Bill Nye Boo'd In Texas For Saying The Moon Reflects The Sun

Bill Nye, the harmless children's edu-tainer known as "The Science Guy," managed to offend a select group of adults in Waco, Texas at a presentation, when he suggested that the moon does not emit light, but instead reflects the light of the sun.

As even most elementary-school graduates know, the moon reflects the light of the sun but produces no light of its own.

But don't tell that to the good people of Waco, who were "visibly angered by what some perceived as irreverence," according to the Waco Tribune.

Nye was in town to participate in McLennan Community College's Distinguished Lecture Series. He gave two lectures on such unfunny and adult topics as global warming, Mars exploration, and energy consumption.

But nothing got people as riled as when he brought up Genesis 1:16, which reads: "God made two great lights -- the greater light to govern the day and the lesser light to govern the night. He also made the stars."

The lesser light, he pointed out, is not a light at all, but only a reflector.

At this point, several people in the audience stormed out in fury. One woman yelled "We believe in God!" and left with three children, thus ensuring that people across America would read about the incident and conclude that Waco is as nutty as they'd always suspected.

This story originally appeared in the Waco Tribune, but the newspaper has mysteriously pulled its story from the online version, presumably to avoid further embarrassment.

http://www.wacotrib.com/news/content/news/stories/2006/04/06/040620...

Views: 1199656

Comment by Ken Hughes on June 13, 2011 at 7:24am
Science and that nefarious volume so vociferously quoted by crapstians are so diametrically opposed that it's silly to use both words in the same sentence, breath or thought.  The two times I tried to read the bloody thing, and I do mean bloody from all I've seen and of which I've heard of the results therefrom, I could not possible get past page 2.  It violated every observed and learned scientific principle of life that were basic to my understanding of everything it tried to present in just those two pages; I never again even picked the damn thing up except perhaps to destroy another copy to keep it out of the hands of inquisitive youngsters.
Comment by Sarah on June 13, 2011 at 7:30am

Lol at the part where the woman storms out! It's too ridicules. 

 

Comment by Ken Hughes on June 13, 2011 at 7:37am
Our idiotic governor and the Texas State Board of Education have stripped as much as they can from school textbooks in an apparent attempt to foster such idiocy in every possible mind in Texas and if possible the entire nation.
Comment by Chuck B. on June 14, 2011 at 3:41am

Confirms why I hate Texas.

 

Comment by Chuck B. on June 14, 2011 at 3:42am
Comment by Big River on June 14, 2011 at 3:43am
There is no fight.Let them find what we have found.
Comment by Ken Hughes on June 14, 2011 at 7:58am

Is that "we" as in those of us who Think Atheist or "we" as in the other crowd?  Just wondering Mr. Big River. 

 

Speaking of rivers big or small, Texas rivers are getting smaller all the time from the global climate change that folks in the Perry camp and Perry himself vociferously deny is connected to human activities over the last 200-years when the scientists in the rest of the world have found and demonstrated ample evidence that it is.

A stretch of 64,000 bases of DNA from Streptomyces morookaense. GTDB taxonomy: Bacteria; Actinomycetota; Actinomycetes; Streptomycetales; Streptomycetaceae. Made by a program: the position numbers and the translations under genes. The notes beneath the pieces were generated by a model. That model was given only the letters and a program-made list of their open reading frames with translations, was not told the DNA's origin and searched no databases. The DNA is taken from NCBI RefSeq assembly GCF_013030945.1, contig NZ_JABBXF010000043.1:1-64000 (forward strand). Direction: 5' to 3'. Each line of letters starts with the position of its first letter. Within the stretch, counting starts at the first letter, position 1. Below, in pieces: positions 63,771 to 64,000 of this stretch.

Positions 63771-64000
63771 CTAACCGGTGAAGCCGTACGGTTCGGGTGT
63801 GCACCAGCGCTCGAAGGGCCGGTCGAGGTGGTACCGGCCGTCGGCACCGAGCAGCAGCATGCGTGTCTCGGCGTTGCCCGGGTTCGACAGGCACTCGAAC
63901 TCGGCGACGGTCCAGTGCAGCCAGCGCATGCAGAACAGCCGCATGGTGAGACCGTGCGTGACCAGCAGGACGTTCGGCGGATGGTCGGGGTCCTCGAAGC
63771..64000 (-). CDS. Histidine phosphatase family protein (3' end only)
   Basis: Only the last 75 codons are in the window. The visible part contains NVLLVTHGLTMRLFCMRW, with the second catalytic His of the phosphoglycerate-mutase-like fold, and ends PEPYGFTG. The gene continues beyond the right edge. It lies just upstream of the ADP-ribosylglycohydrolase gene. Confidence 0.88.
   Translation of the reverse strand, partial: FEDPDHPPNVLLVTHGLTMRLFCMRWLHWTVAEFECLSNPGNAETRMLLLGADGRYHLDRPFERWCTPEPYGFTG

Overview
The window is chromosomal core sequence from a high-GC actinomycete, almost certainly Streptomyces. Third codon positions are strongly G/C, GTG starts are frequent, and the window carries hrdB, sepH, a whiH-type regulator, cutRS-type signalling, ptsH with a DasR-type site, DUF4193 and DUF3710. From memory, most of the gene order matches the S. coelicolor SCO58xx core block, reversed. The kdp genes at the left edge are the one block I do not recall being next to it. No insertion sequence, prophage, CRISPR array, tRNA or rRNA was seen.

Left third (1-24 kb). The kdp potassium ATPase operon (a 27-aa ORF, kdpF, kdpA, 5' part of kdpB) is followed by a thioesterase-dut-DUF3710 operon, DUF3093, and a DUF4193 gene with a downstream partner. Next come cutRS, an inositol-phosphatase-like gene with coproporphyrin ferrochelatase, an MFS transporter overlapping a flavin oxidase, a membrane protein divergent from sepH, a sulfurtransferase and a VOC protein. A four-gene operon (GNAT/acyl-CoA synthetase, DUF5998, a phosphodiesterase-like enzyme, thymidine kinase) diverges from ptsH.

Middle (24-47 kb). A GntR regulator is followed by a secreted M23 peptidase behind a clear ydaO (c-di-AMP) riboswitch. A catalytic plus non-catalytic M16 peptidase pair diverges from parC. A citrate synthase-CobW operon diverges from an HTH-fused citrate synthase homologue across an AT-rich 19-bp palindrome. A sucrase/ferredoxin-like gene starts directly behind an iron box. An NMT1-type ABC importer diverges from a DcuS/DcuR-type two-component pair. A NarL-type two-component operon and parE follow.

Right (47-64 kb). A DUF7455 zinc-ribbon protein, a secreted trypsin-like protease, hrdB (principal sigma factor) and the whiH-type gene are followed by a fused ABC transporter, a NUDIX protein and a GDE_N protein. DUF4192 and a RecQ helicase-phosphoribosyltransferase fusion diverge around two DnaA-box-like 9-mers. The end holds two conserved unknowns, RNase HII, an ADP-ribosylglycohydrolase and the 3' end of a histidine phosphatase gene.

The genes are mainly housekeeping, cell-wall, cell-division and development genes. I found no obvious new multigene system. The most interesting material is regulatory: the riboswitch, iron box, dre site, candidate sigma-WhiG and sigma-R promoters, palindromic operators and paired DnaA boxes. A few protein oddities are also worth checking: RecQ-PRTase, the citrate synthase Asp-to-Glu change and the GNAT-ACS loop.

What was/is Perry's solution?  He called for mass prayer of course, which reinforces his idiocy  and demonstrates his total unfitness to be the governor of Texas or any other state, except for Lower Sloblovia perhaps.

Comment by ladymoonage on June 20, 2011 at 10:57pm

that's texas for ya! just about everyone here is religious whether they practice it or not and also brought up to never question god. 

Comment by Don on June 21, 2011 at 7:20am
The geographical attributes of a place may not, in themselves, have a bearing on "what we need to believe," but geography does influence culture in all kinds of ways, and it's the culture that holds sway over a person's world view.  Belief systems are generally imposed on people in childhood, and so religion is most often simply an accident of birth.  People assume the beliefs of their parents and of the subtly oppressive culture that, by chance, they inhabit.  In that sense we believe not what we "need to believe," but what we are taught to believe.  The "need" arises out of the steady pressure to conform, not out of some innate, personal outlook.  We're all atheists at birth.
Comment by Ken Hughes on June 21, 2011 at 9:04am

I was born 2/23/44 in a small North Carolina textile town then named Leaksville, since 1967 part of "Eden" of all things, that was saturated with Baptist culture/language/theology with a strong measure of fundamentalist BS mixed in as well.

 

My mom tried, desperately in fact, to inoculate me with the mental virus of the prevalent religious culture by dragging me to the family church, King's Memorial Baptist, as often as possible.  Her mom went there as did a lot of other family members and relatives.  I resisted as much as possible and when I was old enough and empowered by age to make my own decisions I opted out.  I was a skeptic from earliest memories arguing with cousins about the existence of Santa and all such myths that led me later in life to agnosticism and eventually confirming my atheism.

 

However, you are spot-on about essentially everyone being imbued with the religion of their specific geographic/religion location and it sucks!

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